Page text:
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Sound or static? Changing brain waves to reduce Parkinson's symptoms.

Every time a neuron communicates with another cell, a little burst of electricity courses through the brain to power the message. The synchronization of this electrical activity gives rise to rhythmic voltage fluctuations travelling across brain regions, known as brain waves. In Parkinson's disease, dopaminergic neurons die off, causing brain waves to be out of tune. This can result in stiffness, uncoordinated movement and lesser-known non-motor issues such as depression and disrupted sleep.

Frequency stimulation approaches – specifically deep brain stimulation and meditation – are believed to target both the physical and mental aspects of the illness. Current research suggests that frequency stimulation is an additional tool to treat Parkinson's disease, with patients highlighting the benefits of its implementation.

The mental aspects of the disease are generally overlooked and are often the most effective in improving a patient's quality of life.

What are brain waves?

Brain waves are fluctuating electrical voltages in the brain, measuring just a few millionths of a volt; there are five widely recognized brain waves. Gamma waves are associated with higher brain functions like cognition and memory. Alpha waves, which can boost creativity and reduce symptoms of depression, are more dominant as we become drowsy and our eyes close. Theta waves are often observed in deep states of meditation and are associated with implicit learning, information processing, and making memories. Delta waves are associated with the deepest levels of relaxation and restorative, healing sleep. Delta wave imbalances are prominently seen in brain injuries, learning problems, inability to think, and severe ADHD. Beta waves, the most common daytime brain waves, are associated with engaging activities such as problem-solving and other cognitive tasks. Beta wave disruptions are present in Parkinson’s disease.

A surgical approach

Deep brain stimulation involves the insertion of electrodes into specific brain regions, through which electrical impulses are sent to regulate abnormal electrical activity. Lower brain frequencies are known to inhibit movement, while higher brain frequencies are known to promote movement.

Deep brain stimulation is currently limited to patients who respond poorly to dopaminergic drugs, do not have dementia and are relatively young. The risk of infection also provides a limitation to its use, but overall deep brain stimulation is considered a surgical procedure with low risk for infection.

If successful, deep brain stimulation can be long-lasting, remaining effective for 15 years. A study in 2021 by Bove et al. details that, with deep brain stimulation, there are significant improvements in motor symptoms such as dyskinesia (75 % decrease) and a substantial reduction in the need for dopaminergic drugs (50.6 % decrease) for Parkinson's patients. Unfortunately, the natural progression of the disease means motor and non-motor symptoms will continue to worsen despite deep brain stimulation. Still, this study shows that improved quality of life was maintained, with emotional function improving by 13.6 % and social function improving by 29.9 %. Thus, patients acknowledge the mental benefits of deep brain stimulation despite Parkinson’s disease's progressive nature.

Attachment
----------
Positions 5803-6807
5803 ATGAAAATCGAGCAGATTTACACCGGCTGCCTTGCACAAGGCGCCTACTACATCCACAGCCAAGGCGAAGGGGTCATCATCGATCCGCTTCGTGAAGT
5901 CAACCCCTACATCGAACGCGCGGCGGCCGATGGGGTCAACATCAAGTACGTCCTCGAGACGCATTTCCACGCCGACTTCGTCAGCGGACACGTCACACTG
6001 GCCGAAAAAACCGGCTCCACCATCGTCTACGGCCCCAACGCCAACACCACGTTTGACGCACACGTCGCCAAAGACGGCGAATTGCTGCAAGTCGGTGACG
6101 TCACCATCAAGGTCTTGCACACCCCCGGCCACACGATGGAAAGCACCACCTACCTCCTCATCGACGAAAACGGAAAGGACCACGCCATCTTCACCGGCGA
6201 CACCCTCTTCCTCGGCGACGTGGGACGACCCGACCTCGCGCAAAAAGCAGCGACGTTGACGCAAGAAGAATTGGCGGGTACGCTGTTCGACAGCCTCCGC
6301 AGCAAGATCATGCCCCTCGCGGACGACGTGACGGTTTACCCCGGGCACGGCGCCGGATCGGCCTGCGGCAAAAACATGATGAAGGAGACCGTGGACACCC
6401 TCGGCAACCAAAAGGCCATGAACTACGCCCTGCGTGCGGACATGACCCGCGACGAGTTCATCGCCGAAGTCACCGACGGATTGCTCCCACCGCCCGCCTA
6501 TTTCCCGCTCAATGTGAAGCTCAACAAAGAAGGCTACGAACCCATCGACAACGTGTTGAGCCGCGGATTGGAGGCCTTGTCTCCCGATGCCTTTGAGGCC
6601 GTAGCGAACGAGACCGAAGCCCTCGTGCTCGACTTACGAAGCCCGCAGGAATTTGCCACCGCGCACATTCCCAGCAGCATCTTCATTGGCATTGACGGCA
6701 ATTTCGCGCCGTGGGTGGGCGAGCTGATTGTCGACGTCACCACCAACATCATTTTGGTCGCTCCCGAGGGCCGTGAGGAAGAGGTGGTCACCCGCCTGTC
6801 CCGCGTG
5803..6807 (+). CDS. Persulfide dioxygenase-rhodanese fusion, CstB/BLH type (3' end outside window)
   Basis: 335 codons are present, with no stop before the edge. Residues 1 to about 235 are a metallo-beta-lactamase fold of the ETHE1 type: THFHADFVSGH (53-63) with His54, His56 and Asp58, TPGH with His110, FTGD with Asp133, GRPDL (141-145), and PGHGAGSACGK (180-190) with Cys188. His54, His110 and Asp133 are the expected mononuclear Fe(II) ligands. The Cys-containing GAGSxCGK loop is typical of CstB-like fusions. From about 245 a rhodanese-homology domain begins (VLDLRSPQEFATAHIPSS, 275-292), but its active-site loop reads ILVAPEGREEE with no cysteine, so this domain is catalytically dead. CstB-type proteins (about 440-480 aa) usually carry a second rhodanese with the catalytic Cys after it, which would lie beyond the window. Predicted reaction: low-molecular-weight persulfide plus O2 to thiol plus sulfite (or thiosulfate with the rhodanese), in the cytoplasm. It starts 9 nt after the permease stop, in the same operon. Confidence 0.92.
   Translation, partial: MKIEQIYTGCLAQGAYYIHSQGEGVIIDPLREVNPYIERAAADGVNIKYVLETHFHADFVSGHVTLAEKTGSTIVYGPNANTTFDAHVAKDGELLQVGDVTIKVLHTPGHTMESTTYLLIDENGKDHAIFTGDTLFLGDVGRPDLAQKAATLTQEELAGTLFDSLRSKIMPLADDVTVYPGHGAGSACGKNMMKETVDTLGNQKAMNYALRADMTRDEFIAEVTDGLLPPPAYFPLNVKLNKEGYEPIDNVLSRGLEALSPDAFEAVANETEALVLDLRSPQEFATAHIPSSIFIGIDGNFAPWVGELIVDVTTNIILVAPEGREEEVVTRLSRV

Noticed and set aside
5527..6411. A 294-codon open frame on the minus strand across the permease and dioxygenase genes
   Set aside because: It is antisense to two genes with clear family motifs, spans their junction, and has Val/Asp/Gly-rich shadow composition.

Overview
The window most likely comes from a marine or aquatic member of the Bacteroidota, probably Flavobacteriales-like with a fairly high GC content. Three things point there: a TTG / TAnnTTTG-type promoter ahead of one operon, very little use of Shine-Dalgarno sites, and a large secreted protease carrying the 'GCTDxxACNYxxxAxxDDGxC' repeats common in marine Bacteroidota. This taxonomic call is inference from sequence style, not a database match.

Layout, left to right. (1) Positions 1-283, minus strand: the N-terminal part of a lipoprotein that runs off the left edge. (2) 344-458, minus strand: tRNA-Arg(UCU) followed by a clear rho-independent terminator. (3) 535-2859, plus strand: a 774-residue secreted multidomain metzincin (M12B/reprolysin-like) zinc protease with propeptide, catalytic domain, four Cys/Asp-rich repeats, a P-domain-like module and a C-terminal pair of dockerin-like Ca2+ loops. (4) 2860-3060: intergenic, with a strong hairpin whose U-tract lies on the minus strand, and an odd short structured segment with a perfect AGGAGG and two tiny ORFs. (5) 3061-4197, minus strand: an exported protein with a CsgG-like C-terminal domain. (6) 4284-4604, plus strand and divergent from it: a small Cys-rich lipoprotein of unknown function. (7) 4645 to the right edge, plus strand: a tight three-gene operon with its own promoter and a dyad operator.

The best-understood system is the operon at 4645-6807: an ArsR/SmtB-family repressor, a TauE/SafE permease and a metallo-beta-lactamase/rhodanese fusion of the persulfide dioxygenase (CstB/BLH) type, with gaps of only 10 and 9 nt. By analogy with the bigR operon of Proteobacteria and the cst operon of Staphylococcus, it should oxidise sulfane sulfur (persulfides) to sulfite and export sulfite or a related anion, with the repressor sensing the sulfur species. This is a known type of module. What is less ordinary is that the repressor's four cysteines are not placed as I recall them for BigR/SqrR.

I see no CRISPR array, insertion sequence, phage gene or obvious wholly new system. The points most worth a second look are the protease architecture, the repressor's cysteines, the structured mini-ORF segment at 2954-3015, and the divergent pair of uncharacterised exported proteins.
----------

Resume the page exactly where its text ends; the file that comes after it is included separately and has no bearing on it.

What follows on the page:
A non-invasive approach

Social awareness of improved mental health as a result of consistent implementation of meditation has increased over the years. Current research supports this view, stating that cognitive performance, mindfulness skills, compassion, empathy, and positive emotions improved in patients suffering from poor mental health. The use of meditation for improving physical outcomes needs to be established better.

Yoga Nidra is a form of meditation that is believed to replace beta-wave frequencies with alpha-wave and theta-wave frequencies. It has not been determined scientifically whether Yoga Nidra amplifies the response of these non-beta wave frequencies. However, its effects appear promising. A voice guides the meditation over music, and the listener is directed to shift their attention to different parts of their body. One Parkinson's patient described being able to remain "still", meaning they could lay perfectly flat on their back for an hour during the meditation. Typically, they would have to move their body due to muscle stiffness, rigidity and pain. The placebo phenomenon cannot be negated in this case. Still, this patient's meditation testimonial does indicate that stimulation of certain brain waves could negate the abnormalities exhibited by other brain waves. This is hypothetical, of course, but the body is physiologically known to implement compensatory mechanisms in disease states and perhaps only requires further stimulation. Thus, "focussing on the positive" may indeed be literal.

What's next?

The offset of beta-wave frequencies via direct (deep brain stimulation) or indirect (meditation) means has grounds for improving both the physical and mental symptoms associated with Parkinson’s disease. Whereas deep brain stimulation blocks electrical signals to dampen beta waves, meditation activates non-beta waves. Fully understanding brain waves in the context of frequency stimulation will be the step required to understand not just Parkinson’s disease but other brain diseases as well. Developing future technologies to simultaneously block and activate different brain waves to target motor and non-motor symptoms associated with Parkinson’s disease is an exciting research field, so watch this space.

© Elizabeth Arrowsmith & Dr Victor Dieriks



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